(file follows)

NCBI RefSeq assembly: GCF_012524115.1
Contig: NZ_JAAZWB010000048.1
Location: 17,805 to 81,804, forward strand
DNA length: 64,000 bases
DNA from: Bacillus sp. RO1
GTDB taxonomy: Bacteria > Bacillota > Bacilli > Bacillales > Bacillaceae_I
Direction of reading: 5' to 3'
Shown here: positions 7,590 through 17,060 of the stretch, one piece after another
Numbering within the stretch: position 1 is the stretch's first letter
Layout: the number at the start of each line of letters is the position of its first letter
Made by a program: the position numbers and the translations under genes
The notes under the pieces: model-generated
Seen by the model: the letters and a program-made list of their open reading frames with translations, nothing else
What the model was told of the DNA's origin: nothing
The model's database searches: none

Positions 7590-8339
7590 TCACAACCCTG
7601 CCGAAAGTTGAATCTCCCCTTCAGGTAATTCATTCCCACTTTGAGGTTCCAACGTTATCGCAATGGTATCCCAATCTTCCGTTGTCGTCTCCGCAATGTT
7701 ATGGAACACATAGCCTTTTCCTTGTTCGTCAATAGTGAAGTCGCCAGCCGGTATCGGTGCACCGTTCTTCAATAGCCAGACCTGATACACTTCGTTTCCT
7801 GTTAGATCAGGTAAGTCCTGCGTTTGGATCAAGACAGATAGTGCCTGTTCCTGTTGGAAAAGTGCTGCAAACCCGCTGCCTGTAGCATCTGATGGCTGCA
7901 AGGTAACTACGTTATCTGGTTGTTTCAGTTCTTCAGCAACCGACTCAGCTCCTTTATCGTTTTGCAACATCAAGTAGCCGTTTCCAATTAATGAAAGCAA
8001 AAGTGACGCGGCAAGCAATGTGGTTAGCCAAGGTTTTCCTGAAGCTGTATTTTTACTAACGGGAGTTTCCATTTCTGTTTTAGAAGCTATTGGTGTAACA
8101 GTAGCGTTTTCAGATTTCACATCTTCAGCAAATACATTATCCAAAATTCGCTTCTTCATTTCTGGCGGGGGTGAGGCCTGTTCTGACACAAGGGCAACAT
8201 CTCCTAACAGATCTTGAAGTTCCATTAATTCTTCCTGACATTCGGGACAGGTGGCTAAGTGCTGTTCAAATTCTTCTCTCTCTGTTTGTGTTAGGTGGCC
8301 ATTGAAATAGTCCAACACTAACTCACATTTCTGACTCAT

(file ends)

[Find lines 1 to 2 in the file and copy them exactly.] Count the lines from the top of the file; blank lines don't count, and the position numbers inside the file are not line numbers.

NCBI RefSeq assembly: GCF_012524115.1
Contig: NZ_JAAZWB010000048.1